Even more than that, Ronan suffered. His brain was epically compromised, and his body was literally doomed. His life became one primarily of suffering shortly after he was born, and it continued until the day of his death. Peaceful, yes, by some accounts (no tubes, no panic or chaos of a hospital, no gasping for breath), but he still died. Anyone who has witnessed a death of a suffering, terminally ill person knows that the body, in the end, is reduced to ugly and terrifying chaos. Angels don’t flit about the room, and souls don’t depart without struggle.
When Ronan died he was nearly 3 and he weighed 11 pounds. He was so emaciated that we had to be careful when we moved him that we did not dislocate his shoulders or hips. His eyes were fixed, every bone on his face visible. He died in the middle of the darkest, coldest night of mid-winter. The fact that the sun rose and birds started twittering hours later seemed to me a stunning and singular cruelty.
I don’t write about my son’s death to contribute or even respond in kind to the sensationalist bent of some Right to Life images or publications. I do so to be clear, and so that Ronan’s memory does not have to bear attitudes with which I do not agree. Also, he did not deserve to live or die in the way he did, and had I known his fate through the appropriate prenatal test while I was carrying him, I would have terminated my pregnancy. Would this have been another loss to mourn? Yes. Very much so. That decision never would have been made without careful and agonizing thoughtfulness. No parent can make that decision for any other parent.
To sentimentalize an experience that sent me, my family, and many others over the edge of madness and then back again, is to view children as conduits through which to “get spiritual,” a notion just as contrary to the true nature of parenting as asking them to be vehicles through which parents live out or attempt to fulfill their own failed dreams. Children do not exist to make their parents feel good about bringing them into the world no matter what their quality of life might be. The idea of this, or that anyone might think of it, prompts me again to use this word without equivocation: gross.
The face of my child is not a billboard for the spiritual quests of parents who must face these hideous choices about whether to let a child live or die and in what manner. Ronan was singular and only and he died miserably. To have seizures, go blind, experience dementia, lose the ability to move, and then finally die when the body can no longer process food or liquids—all in the span of less than three years—is not a fate I would wish on any person, least of all the person I was charged with caring for, and whom I loved furiously and intensely.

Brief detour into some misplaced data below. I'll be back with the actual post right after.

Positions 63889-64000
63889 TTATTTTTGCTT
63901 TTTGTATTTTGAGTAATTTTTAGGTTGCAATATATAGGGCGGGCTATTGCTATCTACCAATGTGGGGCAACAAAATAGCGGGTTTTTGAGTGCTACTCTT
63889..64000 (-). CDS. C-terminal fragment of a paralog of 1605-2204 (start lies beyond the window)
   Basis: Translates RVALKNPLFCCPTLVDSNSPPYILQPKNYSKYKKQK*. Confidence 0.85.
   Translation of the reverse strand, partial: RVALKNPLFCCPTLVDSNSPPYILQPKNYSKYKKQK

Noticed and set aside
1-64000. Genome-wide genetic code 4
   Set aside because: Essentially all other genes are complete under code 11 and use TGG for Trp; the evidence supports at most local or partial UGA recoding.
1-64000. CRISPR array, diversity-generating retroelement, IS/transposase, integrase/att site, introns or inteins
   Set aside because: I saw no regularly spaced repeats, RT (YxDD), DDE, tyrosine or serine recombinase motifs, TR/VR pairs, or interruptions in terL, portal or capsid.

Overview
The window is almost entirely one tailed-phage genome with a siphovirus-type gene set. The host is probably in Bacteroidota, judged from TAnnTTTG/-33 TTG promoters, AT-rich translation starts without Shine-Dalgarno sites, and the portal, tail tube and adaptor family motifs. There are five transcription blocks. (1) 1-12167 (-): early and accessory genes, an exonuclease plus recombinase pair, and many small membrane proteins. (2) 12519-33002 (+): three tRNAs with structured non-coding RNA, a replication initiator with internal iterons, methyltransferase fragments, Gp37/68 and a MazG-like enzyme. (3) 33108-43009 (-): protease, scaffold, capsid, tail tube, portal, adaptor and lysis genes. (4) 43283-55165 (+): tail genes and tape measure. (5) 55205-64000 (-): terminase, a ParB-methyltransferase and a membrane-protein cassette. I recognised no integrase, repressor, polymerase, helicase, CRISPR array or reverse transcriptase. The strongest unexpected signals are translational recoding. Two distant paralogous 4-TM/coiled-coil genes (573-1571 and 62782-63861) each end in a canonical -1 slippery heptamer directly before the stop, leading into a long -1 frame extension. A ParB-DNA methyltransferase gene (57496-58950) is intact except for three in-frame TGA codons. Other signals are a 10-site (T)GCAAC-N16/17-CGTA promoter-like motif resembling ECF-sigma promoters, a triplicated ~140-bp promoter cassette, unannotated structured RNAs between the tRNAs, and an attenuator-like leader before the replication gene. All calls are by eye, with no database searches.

Yes, Ronan transformed my life in every significant way, and for that I am grateful every day, just as I miss him every second of every day, and just as I am glad he is no longer here, no longer suffering, every second of every day. These feelings and realities exist simultaneously and are not mutually exclusive. Is this reality emotionally comfortable or a situation that might be summed up by a sweet sympathy card with dark birds flying into a fading sunset? No. But it is the truth about life. It’s complicated—too bad this particular debate has not caught up to a reality that is as old as the world.
I can still be grateful for what I learned from my son and from the experience of parenting him while also saying that not a single moment of that journey is worth salvaging or sentimentalizing if it could, simply, have saved him from any suffering. There’s a scene in The Brothers Karamazov in which a character states that nothing—no moral victory, no spiritual enlightenment—is worth the suffering of a single child. Exactly.
My point to those who might read the Right to Life piece—written, I believe, out of the author’s own ardent opinions—is not to mistake what is going on. Do not see the photogenic face of my child before the period of his sharpest decline and the smile of his adoring mother without also seeing the reality that came later: death, devastation, grief, (sometimes shaky) survival.
The parenting strategy I employed, and that this writer correctly quotes, is based on loving and letting go. What he got wrong is that I would have done the letting go—that howling, terrible task—long before the agony that ensued, for me and for my son, and long before the portrait-capturing cameras turned away.
Emily Rapp, a regular contributor to Role/Reboot, is the author of Poster Child: A Memoir (BloomsburyUSA, 2007) and The Still Point of the Turning World (Penguin Press, March 2013). She is a professor of creative writing and literature at the Santa Fe University of Art and Design in Santa Fe, New Mexico.